There is considerable evidence that providing video footage demonstrating the performance of certain skills and processes contributes significantly to the effectiveness of student learning (O’Brien et al, 2015; Hibbert et al, 2013). Students are able to return repeatedly to the videos, can review them many times, replaying any segments they might find difficult or needing more concentration.  Such resources are ideal for self-paced, self-directed and mastery learning. 

Here is an example of an instructional video created by our colleague Rebecca Ng on using a digital tool, using a screen recording created in Camtasia, which our team uses regularly and is very easy to use: 

 

Here is a an example of a maths lesson being taught using an interactive whiteboard on an iPad called Explain Everything. 

Here is another tablet whiteboard recording on astrophysics, by Professor Paul Francis at ANU:

 

These types of software are very useful to produce short video tutorials on a topic which may need either a demonstration, or a pictorial representation of concepts: they help to show processes and developing ideas.

Summary of main points

  • We looked at the methods of recording ourselves presenting, or recording our computer screen, to produce video footage which can be edited, enhanced, and combined with other materials and activities within a Learning Management System. 
  • There are many cheap or free apps for mobile devices that can be used for recording the screen or an interactive whiteboard, to produce tutorial-like videos. 
  • A self-recorded video using your phone or tablet can be used alone for a personal introduction to an online course.   
  • Video is known to increase engagement and a sense of connection and social presence in students (see references below). 

Try out One Button Studio at ANU and join us for coffee!

Would you like to try out the new One Button Studio, Level 4, Chifley Library?  On Friday (tomorrow) at 11am we will be there – we will show you the simple process to record yourself, and you can have a play and try it out.  Bring a USB drive as you will need that for your recording.  After everyone has tried it out, those who would like to join us for coffee and an informal chat are welcome to walk with us over to the Coffee Lab in the Pop-Up village. Please RSVP to karlene.dickens@anu.edu.au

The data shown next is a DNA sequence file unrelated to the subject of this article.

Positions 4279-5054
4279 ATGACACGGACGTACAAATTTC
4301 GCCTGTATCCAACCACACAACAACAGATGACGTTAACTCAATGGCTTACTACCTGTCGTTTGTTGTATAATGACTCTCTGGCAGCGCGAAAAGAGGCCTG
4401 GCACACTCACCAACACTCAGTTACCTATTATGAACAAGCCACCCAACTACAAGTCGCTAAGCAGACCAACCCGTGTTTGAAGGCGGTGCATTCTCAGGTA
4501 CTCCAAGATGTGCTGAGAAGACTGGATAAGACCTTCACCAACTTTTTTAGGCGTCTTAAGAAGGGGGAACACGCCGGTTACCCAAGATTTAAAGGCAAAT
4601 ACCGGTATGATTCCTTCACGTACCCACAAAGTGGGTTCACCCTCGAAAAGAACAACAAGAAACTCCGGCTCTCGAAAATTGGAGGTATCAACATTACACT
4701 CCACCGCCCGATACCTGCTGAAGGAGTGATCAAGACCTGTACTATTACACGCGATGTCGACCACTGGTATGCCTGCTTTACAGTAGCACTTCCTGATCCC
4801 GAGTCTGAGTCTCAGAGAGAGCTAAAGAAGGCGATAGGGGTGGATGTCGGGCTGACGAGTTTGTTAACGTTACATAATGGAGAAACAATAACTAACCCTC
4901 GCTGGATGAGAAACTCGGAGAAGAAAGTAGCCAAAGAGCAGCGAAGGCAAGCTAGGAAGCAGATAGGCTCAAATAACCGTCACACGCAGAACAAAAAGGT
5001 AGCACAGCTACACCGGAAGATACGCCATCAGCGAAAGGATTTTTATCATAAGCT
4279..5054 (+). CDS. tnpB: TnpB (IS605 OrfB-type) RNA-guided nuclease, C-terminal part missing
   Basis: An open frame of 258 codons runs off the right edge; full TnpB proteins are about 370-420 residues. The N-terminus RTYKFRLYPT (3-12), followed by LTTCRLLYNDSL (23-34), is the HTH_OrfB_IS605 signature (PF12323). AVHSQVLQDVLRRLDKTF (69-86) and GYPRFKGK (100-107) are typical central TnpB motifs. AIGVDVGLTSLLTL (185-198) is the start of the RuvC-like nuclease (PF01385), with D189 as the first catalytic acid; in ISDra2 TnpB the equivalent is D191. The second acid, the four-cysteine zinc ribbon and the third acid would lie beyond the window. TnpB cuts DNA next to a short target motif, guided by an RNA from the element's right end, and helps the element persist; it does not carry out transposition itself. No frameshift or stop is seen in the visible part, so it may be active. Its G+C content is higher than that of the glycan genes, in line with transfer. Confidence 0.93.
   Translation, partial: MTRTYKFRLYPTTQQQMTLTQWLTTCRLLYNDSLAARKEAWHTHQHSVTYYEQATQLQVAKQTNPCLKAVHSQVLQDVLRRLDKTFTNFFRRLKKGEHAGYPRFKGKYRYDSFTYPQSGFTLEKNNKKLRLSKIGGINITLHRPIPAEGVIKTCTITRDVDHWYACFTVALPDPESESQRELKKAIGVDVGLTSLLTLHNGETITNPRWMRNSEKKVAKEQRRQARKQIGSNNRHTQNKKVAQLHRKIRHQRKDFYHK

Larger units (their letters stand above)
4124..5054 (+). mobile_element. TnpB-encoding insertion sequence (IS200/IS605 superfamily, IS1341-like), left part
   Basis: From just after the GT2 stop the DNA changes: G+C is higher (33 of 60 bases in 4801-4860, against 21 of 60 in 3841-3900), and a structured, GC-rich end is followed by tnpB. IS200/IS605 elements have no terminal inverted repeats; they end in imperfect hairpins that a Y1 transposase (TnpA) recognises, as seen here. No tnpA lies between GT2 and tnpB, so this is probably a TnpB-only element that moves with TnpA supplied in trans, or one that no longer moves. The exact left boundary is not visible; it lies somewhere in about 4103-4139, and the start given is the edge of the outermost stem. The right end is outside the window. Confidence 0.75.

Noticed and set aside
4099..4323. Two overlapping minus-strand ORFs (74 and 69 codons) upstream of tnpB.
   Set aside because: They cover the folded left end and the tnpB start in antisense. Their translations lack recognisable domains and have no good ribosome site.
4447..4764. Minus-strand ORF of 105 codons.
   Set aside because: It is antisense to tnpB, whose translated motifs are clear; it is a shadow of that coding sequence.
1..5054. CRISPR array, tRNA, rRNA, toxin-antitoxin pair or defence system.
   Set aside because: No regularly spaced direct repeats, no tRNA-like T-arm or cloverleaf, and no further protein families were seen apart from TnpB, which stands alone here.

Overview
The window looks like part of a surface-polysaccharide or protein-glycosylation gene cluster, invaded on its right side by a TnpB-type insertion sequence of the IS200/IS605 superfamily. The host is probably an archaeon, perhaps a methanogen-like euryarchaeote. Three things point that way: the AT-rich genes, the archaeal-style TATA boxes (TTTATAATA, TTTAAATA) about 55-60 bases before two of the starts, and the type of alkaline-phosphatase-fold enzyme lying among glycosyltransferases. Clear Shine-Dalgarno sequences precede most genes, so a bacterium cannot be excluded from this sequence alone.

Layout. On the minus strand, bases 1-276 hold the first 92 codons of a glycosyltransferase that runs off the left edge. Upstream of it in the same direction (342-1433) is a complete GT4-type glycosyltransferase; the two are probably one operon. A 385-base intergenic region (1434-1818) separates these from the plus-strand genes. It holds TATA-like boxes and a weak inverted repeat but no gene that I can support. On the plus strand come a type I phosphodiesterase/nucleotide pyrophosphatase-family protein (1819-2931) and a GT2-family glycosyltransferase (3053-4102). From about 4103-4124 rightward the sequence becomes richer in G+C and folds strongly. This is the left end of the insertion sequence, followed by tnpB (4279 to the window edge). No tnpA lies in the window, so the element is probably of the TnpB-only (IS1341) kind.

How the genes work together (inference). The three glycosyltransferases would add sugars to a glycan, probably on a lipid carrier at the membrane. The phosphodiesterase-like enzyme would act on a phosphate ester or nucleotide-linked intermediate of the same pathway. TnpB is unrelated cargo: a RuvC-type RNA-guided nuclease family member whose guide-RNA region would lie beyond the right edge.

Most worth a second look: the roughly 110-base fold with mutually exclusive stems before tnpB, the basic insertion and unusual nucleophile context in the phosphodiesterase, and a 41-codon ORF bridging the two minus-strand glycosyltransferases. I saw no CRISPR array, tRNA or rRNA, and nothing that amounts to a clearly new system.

References

Borup, J., West, R.E. & Graham, C.R., 2012,  “Improving Online Presence Through Asynchronous Video” in The Internet and Higher Education Vol 15, Issue 3, 2012  https://doi.org/10.1016/j.iheduc.2011.11.001  

Hew, Khe Foon, 2016, “Promoting engagement in online courses:  What strategies can we learn from three highly rated MOOCs?” In British Journal of Educational Technology, Vol 47, No. 2, 2016. http://onlinelibrary.wiley.com/doi/10.1111/bjet.12235/epdf  

Hibbert, Emily J; Lambert, T., Carter, J.N., Learoyd, D., Twigg, S. & Clarke, S., 2013, “A randomized controlled pilot trial comparing the impact of access to clinical endocrinology video demonstrations with access to usual revision resources on medical student performance of clinical endocrinology skills” in BMC Medical Education 2013 13:135  https://doi.org/10.1186/1472-6920-13-135  

Lyons, A, Reyson, S & Pierce, L, 2012, “Video lecture format, student technological efficacy, and social presence in online courses” in Computers in Human Behaviour, Vol. 28, Issue 1, 2012. https://doi.org/10.1016/j.chb.2011.08.025 

O’Brien, D; Caldwell, J; Culav, E and Clark, H. “Perceived value of online video demonstrations as an adjunct to learning surface anatomy for physiotherapy students [online”] Focus on Health Professional Education: A Multi-disciplinary Journal, Vol. 16, No. 4, 2015: 83-85. Availability: <http://search.informit.com.au/documentSummary;dn=691548225692566;res=IELHEA>ISSN: 1442-1100. [cited 03 Aug 17]  

 

Discussion Questions

Try a quick recording of yourself using a mobile device or screen or tablet recording and share it with us. Try to explain a concept from your teaching practice in 3 minutes or less. What did you find about the process of making it?

Share your experience of self-recording videos – have you tried this to create personalised introductions for online students?  If so, what did you find easy and/or difficult?